The annual rite of the televised State of the Union speech is all upside for the president, and a big downside for the opposition.
This maxim (which I just made up) was no less true Tuesday night, as Donald Trump delivered his first State of the Union speech since taking office a year ago.
The contrasting imagery on television could not have been more stark. The president spent 90 minutes outlining his vision of a prosperous, strong America characterized by rising wages, falling unemployment, timely investments in new infrastructure, a stronger military, and basically, greater opportunities for every American regardless of religion or ethnicity.
And while he did this, prominent Democrats sat there with expressions on their faces that were so glum you would have thought they were attending a funeral instead of having this incredible opportunity to witness a presidential State of the Union speech in person. Where is your gratitude, people?
Senate Democratic Minority Leader Chuck Schumer had a look on his face that made him seem as if he was thinking: “Jeez, I still can't believe this guy got elected.”
House Democratic Minority Leader Nancy Pelosi seemed so unhappy that you wished someone would come down the aisle and hand her a puppy.
At one point in Trump’s speech, former Democratic presidential candidate Bernie Sanders was hunched over in his seat looking uncomfortable, sad and even somewhat mystified. As he watched Trump make his speech, Sanders seemed to be thinking: “This could have been me up there.”
The democratic puss faces didn't play well on television at all. Their grumpy expressions made the democrats seem disconnected from what was going on -- which was: A president was in their midst delivering a message of hope. So why are all you Democrats so glum?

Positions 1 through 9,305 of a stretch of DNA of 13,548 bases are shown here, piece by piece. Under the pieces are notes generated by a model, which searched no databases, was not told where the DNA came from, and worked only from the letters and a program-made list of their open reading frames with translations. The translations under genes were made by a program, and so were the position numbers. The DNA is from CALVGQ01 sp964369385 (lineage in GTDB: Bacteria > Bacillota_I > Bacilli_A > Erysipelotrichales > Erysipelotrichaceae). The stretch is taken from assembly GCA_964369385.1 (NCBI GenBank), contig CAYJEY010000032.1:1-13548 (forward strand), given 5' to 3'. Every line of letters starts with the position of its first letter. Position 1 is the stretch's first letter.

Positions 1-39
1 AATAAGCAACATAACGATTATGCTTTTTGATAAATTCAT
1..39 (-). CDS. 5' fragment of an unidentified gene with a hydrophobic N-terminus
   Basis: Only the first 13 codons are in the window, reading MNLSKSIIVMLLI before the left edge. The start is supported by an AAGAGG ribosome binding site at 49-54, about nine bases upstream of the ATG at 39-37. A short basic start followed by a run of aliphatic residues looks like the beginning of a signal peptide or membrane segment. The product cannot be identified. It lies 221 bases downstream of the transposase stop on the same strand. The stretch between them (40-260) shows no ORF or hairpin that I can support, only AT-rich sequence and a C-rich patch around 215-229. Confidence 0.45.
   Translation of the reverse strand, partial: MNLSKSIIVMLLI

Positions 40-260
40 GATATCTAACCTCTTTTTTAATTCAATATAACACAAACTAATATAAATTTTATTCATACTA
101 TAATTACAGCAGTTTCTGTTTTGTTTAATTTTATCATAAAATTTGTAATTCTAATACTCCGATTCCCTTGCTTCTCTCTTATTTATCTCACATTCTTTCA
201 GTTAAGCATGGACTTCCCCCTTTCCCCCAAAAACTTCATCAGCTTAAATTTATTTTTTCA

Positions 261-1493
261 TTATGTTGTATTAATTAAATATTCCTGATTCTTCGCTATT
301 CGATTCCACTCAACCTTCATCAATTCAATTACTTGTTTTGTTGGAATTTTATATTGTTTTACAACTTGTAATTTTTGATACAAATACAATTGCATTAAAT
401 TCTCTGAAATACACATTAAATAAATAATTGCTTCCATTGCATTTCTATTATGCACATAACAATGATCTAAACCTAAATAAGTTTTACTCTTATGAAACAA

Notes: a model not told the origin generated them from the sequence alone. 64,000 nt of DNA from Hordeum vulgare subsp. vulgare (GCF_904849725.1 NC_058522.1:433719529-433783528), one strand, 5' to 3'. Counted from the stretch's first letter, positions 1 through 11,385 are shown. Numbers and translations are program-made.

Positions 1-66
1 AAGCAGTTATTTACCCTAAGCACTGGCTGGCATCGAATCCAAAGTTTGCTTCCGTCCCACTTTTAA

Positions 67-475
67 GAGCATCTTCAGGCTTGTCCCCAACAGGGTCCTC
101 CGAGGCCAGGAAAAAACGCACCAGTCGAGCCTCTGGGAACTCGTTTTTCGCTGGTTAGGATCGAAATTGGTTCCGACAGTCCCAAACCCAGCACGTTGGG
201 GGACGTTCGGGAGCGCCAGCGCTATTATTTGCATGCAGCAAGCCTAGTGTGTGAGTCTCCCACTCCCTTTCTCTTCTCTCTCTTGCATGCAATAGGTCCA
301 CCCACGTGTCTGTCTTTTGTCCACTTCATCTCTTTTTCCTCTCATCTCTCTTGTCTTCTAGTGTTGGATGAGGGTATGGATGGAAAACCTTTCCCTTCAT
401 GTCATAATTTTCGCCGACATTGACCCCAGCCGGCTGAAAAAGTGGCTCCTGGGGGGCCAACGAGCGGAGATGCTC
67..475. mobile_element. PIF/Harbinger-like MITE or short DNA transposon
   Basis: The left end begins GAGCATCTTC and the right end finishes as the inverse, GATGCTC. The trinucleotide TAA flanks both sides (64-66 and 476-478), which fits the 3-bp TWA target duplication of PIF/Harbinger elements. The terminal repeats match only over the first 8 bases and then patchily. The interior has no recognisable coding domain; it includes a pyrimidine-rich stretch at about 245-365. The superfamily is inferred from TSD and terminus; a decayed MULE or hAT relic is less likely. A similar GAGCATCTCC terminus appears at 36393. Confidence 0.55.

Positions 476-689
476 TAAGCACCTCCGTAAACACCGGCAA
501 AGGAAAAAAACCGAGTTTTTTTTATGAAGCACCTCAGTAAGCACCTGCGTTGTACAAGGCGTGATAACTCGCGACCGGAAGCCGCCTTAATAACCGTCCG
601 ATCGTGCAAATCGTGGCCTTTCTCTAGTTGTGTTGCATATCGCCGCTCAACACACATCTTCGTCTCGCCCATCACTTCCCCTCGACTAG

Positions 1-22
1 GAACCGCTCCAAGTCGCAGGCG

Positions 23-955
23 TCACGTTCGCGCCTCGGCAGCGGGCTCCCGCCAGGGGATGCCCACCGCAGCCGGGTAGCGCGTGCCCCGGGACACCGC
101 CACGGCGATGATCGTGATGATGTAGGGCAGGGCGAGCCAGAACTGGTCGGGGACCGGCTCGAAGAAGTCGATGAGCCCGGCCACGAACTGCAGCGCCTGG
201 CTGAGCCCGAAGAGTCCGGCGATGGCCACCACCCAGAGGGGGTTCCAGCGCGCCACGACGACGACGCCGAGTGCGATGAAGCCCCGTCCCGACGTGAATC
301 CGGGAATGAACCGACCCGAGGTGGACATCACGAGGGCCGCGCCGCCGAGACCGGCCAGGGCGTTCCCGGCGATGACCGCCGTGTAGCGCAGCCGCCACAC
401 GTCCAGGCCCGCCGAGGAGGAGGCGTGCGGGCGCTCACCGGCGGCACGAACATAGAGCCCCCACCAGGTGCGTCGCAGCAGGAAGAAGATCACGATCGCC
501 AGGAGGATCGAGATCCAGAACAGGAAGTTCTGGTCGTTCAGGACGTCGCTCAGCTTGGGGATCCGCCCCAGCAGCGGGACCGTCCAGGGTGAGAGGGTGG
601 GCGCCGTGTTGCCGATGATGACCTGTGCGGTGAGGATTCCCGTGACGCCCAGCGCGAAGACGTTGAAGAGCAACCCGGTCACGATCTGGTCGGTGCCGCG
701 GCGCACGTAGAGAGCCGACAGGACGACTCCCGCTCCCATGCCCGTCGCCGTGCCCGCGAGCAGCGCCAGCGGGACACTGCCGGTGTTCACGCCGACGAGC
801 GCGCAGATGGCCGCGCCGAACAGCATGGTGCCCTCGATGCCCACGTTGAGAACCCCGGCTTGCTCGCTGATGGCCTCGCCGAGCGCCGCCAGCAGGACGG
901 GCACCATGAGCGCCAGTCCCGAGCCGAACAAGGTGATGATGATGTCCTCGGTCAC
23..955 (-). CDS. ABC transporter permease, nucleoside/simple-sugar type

Sure, we all understand that the Democrats have adopted the point of view that nothing Donald Trump can say or do will ever bring a smile to their faces. He could have delivered a puppy personally to Nancy Pelosi and she would have still sat there scowling.
But the downcast faces on the Democratic side of the aisle made it seem as if their party stands for nothing more than just frowning. On television Tuesday night, such behavior seemed petty, childish and contrary.
At one point, Trump repeated his recent mantra about the state of African-American employment in America -- that, according to him, African-American employment stands at its highest levels in American history.
Cameras then showed the reactions of members of the Black Congressional Caucus sitting there stone-faced as if the president had just insulted them.
In one of the cleverest parts of the speech, Trump turned the immigration debate about “dreamers” on its head when he declared, “Americans are dreamers too.” Some White House speechwriter deserves a pat on the back for that one.
In their State of the Union speeches, all presidents -- regardless of party -- get a chance to shine. As Trump did on Tuesday night, they can list all of the things they hope to do, and articulate their vision of a united America in which citizens saluting the flag and pledging allegiance are working together to meet all challenges, both foreign and domestic.
None of what they say has to be 100% true -- or, in the case of much of it, have a ghost of a chance of ever coming to pass.
But an optimistic speech, even a baseless one, always plays better on television than a display of long faces.
Trump has at least two more of these speeches (and could have more if he stands for reelection in 2020 and wins).
Our advice to the Democrats: When you are on TV watching a Trump State of the Union speech, try and turn those frowns upside down. Or to put it another way: Try to grin and bear it.